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We may get to see Gal Gadot’s Wonder Woman on the big screen this Christmas. Photo by Clay Enos

As of this writing, there is one major Hollywood blockbuster scheduled to come out in theaters before the end of the year. It is Wonder Woman 1984, which is also out on HBO Max on Christmas, the same day it will be in theaters. That sequel, which features Kristen Wiig and Pedro Pascal in villainous roles, may be the only big-ticket item, but as we’ll observe, there’s plenty else worth seeing before the year is out.

This time of year is traditionally known as “awards season” in the trade, when studios put out Oscar contenders. The coronavirus pandemic has pushed many of those films into 2021, but not all of them. Ron Howard’s Hillbilly Elegy has earned poisonous reviews with its Hollywoodized depiction of rural poverty, but Chloé Zhao’s Nomadland offers a much less sentimental and more earthbound depiction of life on that economic edge, with Frances McDormand blending into a cast of mostly nonprofessional actors in this story set among the itinerants who travel the West and Midwest in RVs working odd jobs. Tom Hanks stars in News of the World, a drama set during the Civil War which is directed by Paul Greengrass, taking a break from his previous films that recreated recent historical events. Fresh from her Oscar win for acting, Regina King makes her directing debut with One Night in Miami, dramatizing a real-life 1964 meeting between Malcolm X, Cassius Clay, Jim Brown, and Sam Cooke. The film lit up the virtual Toronto Film Festival this past September.

Harry Shum Jr. and Jessica Rothe meet cute in All My Life.
Photo by Patti Perret

On a less exalted but no less entertaining plain (we hope), Emerald Fennell’s Promising Young Woman is a delectable slice of evil with Carey Mulligan taking revenge on the parties responsible for the unpunished rape that forced her to drop out of medical school. Lee Isaac Chung’s Minari stars Steven Yeun as a Korean man who moves to Arkansas in the 1980s to start a family farm. Marc Meyers’ All My Life has Jessica Rothe taking on a somewhat more dramatic role than we’re used to seeing her in as a woman who discovers that her fiancé (Harry Shum, Jr.) is gravely ill shortly after becoming engaged to him. Lawrence Michael Levine’s Black Bear features a hellacious dramatic performance by Aubrey Plaza as an actress who unravels mentally on the set of a film or possibly as the filmmaker who conceives that actress as a character in her own film. There’s also John Patrick Shanley’s Irish romance Wild Mountain Thyme, whose trailer has drawn widespread internet mockery for the bad Irish accents on Emily Blunt and Christopher Walken.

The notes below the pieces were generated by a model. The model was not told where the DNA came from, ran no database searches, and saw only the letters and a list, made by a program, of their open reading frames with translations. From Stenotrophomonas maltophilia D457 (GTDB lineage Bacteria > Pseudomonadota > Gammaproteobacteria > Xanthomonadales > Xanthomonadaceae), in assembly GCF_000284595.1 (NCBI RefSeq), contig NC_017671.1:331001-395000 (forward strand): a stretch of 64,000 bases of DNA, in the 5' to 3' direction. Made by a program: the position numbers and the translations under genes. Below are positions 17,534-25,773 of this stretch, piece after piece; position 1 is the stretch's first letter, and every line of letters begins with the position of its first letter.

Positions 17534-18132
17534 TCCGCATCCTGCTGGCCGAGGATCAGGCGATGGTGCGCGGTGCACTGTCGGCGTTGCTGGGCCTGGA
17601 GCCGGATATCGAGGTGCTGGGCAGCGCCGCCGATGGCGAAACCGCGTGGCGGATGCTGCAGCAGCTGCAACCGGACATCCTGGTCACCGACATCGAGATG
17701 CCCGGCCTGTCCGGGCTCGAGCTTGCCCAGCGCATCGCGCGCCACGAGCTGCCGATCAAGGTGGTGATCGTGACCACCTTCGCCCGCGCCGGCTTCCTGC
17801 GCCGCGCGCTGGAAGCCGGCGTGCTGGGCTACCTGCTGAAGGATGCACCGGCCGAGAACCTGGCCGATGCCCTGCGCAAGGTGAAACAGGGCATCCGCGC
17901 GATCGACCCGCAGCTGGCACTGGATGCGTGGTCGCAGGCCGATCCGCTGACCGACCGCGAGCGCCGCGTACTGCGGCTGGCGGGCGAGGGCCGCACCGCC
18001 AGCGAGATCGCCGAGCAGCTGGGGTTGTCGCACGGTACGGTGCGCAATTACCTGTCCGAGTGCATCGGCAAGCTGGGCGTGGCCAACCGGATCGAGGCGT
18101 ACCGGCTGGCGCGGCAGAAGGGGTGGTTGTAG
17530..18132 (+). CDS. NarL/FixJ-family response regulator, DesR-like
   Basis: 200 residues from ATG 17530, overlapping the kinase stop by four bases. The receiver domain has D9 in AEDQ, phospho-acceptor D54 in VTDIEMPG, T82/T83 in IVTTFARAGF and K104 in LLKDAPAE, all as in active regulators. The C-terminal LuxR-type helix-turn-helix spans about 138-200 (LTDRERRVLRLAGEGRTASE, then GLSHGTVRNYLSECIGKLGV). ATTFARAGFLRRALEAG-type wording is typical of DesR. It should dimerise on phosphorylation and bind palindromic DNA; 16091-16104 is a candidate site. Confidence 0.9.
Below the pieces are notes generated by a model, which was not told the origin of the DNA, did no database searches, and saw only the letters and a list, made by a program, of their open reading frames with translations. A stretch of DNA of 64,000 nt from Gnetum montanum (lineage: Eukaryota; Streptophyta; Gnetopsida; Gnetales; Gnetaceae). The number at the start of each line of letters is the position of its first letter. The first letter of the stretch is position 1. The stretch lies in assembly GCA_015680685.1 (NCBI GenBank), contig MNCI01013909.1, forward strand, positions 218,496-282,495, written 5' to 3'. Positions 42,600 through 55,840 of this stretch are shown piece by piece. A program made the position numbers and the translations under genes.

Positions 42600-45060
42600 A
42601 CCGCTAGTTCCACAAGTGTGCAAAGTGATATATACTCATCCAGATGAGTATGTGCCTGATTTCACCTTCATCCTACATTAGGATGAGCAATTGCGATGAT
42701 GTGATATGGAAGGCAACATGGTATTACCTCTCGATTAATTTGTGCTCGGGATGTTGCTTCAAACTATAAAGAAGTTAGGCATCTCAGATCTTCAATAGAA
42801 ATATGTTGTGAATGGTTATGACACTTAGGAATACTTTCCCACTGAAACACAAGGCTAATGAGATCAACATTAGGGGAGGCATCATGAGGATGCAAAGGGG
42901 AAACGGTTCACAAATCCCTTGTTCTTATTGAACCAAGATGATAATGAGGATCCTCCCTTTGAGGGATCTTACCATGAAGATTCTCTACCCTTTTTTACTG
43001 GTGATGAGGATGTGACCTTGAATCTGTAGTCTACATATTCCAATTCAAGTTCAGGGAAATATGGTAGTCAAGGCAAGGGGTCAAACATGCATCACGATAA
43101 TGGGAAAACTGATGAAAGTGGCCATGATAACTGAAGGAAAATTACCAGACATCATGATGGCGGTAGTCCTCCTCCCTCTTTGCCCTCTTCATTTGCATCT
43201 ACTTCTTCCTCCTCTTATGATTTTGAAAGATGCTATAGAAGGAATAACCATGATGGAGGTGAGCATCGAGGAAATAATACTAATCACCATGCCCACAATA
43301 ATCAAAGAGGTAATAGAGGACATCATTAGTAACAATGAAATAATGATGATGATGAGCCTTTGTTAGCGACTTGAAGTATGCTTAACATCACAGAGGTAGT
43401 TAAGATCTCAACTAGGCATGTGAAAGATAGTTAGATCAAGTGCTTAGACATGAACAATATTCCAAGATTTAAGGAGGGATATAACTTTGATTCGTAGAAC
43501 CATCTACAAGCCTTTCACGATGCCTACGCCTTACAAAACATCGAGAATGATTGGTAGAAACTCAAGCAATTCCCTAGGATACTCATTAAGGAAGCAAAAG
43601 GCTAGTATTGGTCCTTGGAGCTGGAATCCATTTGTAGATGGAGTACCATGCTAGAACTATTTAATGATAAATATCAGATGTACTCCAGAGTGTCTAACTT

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On Netflix, David Fincher’s Mank has Gary Oldman playing Herman J. Mankiewicz, the co-writer of the movie classic Citizen Kane. The most enthusiastic reviews have been for Ma Rainey’s Black Bottom, adapted from August Wilson’s play about a 1920s trumpeter (played by the late Chadwick Boseman in his last role) whose life turns tragic while he’s waiting to record for a legendary blues singer. Beyond that, Jingle Jangle: A Christmas Journey is a musical about a toymaker who has lost his magic which features a highly entertaining turn by Keegan-Michael Key as the villain of the piece.

Not to be outdone, Hulu has already released Happiest Season as well as the thriller Run, which has drawn raves for paralyzed actress Kiera Allen as Sarah Paulson’s wheelchair-bound daughter. Amazon is putting out I’m Your Woman in theaters the same day it’s available on Amazon Prime, with Rachel Brosnahan as a 1970s mother who goes on the lam when a crime deal goes bad. The Irish movie Wolfwalkers is currently playing in Dallas, and, while it’s a bit over-elaborate in story terms, it’s certainly something to look at on a big screen.

If you’re in a more documentary mood this season, Dear Santa tracks the U.S. Post Office’s handling of letters to Santa Claus, Billie examines the legacy of jazz legend Billie Holiday, and Collective follows a group of Romanian journalists whose investigation of a nightclub fire wound up forcing resignations at their government’s highest levels. With theater audiences so sparse right now that movie theaters may need a federal bailout to survive, there’s a decent selection of fare even in these straitened times to get you out to the cineplex. Just stay safe when you do.

For more, visit FWWeekly.com.

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